YOU ARE WHAT YOU STEAL
In his youth, Donal Lynch went through a phase of nicking stuff, until an incident scared him straight
Iremember when I finally got caught shoplifting, the mother of a friend of mine sighed, and said, “It was obviously a cry for help”. I nodded vigorously when heard this, as it seemed to suggest that I had been the sorry victim in the whole thing. Which was definitely a genius take on things, as far as I was concerned. But the truth, when I look into my sullen adolescent soul, is that I just wanted to not have to pay for stuff. My ‘cry’ was for free CDs and magazines, and the ‘help’ came from my light fingers and innocent appearance. I couldn’t even say I fell in with the wrong crowd. I was entirely self-taught. To be real about it, I the wrong crowd.
Today, I know stealing is deeply wrong, and no amount of youthful exploration should end in a five-fingered discount at a leading department store. I’m not trying to portray myself as some loveable scallywag. But to my 15-yearold self, shoplifting did not seem like a remotely shameful activity. It seemed, in fact, like a very necessary bit of rebellious balance in a childhood in which piano lessons were seriously considered as a possibility. I knew shoplifting was more associated with loopy housewives than spotty schoolboys, but it also had its own spotty-schoolboy anthem —
by The Smiths. And it somehow fitted into some hazy student notions I had about redistribution of wealth. “Property is theft, anyway, so you may as well nick some property” — that sort of thing.
A huge part of it was the adrenaline rush. The comedian Eleanor Tiernan says that the only time she feels truly free is right after she exits security at the airport and begins to float towards duty free. I am aware of this sensation — somewhere between an endorphin rush and a Valium — but I have to say it probably pales beside the feeling you get when you’re walking out of a shop with something unpaid-for under your school uniform. You are now one up on the civilian world, and you click your heels all the way back to your poster-covered bedroom, where you pore over your stolen swag like a
was Shoplifters of the World Unite
robber baron of yore. Sometimes, in my haste to get something out of the shop, I’d pick up the wrong thing, and would feel outraged when I got home. “How could they let me risk everything to steal if they’re going to have messed-up sizes like this?”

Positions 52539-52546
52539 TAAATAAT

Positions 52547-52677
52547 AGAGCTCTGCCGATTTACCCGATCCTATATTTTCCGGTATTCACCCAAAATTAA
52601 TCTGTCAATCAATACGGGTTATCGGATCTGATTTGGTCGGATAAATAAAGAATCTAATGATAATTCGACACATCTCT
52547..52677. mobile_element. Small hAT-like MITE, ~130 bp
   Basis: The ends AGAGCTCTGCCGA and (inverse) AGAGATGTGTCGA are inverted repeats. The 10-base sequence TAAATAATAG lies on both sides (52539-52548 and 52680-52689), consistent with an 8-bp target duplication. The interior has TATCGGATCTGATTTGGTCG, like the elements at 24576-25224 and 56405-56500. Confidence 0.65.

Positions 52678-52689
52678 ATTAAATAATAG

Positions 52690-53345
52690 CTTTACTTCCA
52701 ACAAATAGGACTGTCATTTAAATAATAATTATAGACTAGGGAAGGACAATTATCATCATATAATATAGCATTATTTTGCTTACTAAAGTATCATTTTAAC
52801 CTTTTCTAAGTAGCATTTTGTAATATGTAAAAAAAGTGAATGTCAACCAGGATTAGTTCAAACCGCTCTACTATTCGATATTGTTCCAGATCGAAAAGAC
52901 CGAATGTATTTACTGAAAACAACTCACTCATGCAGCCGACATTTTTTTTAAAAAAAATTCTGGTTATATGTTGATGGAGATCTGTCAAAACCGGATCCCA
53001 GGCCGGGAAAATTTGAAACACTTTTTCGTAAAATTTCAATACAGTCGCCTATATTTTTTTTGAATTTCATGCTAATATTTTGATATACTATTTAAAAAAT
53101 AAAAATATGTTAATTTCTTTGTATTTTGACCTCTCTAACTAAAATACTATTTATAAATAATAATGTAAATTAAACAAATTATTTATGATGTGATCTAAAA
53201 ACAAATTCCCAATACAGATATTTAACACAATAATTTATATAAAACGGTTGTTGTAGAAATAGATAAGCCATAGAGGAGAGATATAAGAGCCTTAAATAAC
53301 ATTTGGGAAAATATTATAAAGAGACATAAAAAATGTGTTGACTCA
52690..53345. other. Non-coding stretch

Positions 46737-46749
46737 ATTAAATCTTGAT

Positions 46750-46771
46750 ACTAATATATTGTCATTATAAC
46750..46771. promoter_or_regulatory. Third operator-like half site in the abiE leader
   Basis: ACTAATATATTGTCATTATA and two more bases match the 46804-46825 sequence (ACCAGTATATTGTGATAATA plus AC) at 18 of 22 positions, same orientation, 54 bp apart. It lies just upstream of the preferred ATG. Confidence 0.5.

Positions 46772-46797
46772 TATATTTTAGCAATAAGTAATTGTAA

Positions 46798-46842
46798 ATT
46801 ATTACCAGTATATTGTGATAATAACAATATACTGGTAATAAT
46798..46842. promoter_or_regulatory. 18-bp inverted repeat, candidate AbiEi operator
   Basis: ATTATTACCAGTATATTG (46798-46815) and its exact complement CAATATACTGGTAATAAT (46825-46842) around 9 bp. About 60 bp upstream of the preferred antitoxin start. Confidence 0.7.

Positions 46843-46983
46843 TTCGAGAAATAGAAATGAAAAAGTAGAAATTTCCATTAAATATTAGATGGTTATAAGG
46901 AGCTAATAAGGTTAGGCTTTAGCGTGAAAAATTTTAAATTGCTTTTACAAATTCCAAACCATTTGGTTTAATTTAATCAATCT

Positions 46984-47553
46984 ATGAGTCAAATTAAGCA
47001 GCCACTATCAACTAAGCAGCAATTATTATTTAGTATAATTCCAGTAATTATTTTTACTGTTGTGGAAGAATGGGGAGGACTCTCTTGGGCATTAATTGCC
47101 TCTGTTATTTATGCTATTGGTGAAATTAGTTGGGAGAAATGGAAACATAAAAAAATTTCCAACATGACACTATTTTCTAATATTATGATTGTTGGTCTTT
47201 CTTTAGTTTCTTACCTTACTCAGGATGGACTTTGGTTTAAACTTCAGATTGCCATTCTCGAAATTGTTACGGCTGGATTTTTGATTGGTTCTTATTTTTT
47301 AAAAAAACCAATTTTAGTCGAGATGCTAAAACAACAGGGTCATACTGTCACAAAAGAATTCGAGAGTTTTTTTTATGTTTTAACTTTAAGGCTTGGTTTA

Somewhere inside my warped moral compass, I still had what I thought of as standards. I only stole from places that could “afford” it — so no little family places or actual people I could identify — and sometimes, in an expansive mood, I would take things and leave them in other parts of the shopping centre for people to “find”. I thought of myself as a sort of Robin Hood character, except instead of food, I redistributed glossy lifestyle magazines. Those would be more nourishing, I assured myself.
My career came to an abrupt end one day on Grafton Street. I took a quick whirl around a large record shop and decided that my own collection could no longer hold its head up high without Radiohead’s
By this stage, I literally just thought of stealing as shopping, so I was more surprised than anything when a security guard gently touched my arm and asked me to follow him into the basement, where a bigger, meaner security guard brandished CCTV footage at me.
I’m ashamed to say that my first thought when I saw it was, “Oh no, now when I become world famous, this will be the clip they’ll show”. I pictured myself shaking my head genially as Michael Aspel queued up the clip on
(“I know, I know, Michael, but it was the mid 90s — everyone was into Radiohead!”)
Unfortunately, I never did go on to become important enough to be vulnerable to such embarrassments. But the incident did mean that my days Artful Dodger-ing my way through record shops were over. Thenceforth, I paid for stuff the old-fashioned way, started writing for magazines instead of nicking them, and got my adrenaline rush by barely making flights. Radiohead might have hailed to the thief, but I had to retire him.
Back in your bedroom you pore over your stolen swag like a robber baron of yore
The Bends. This Is Your Life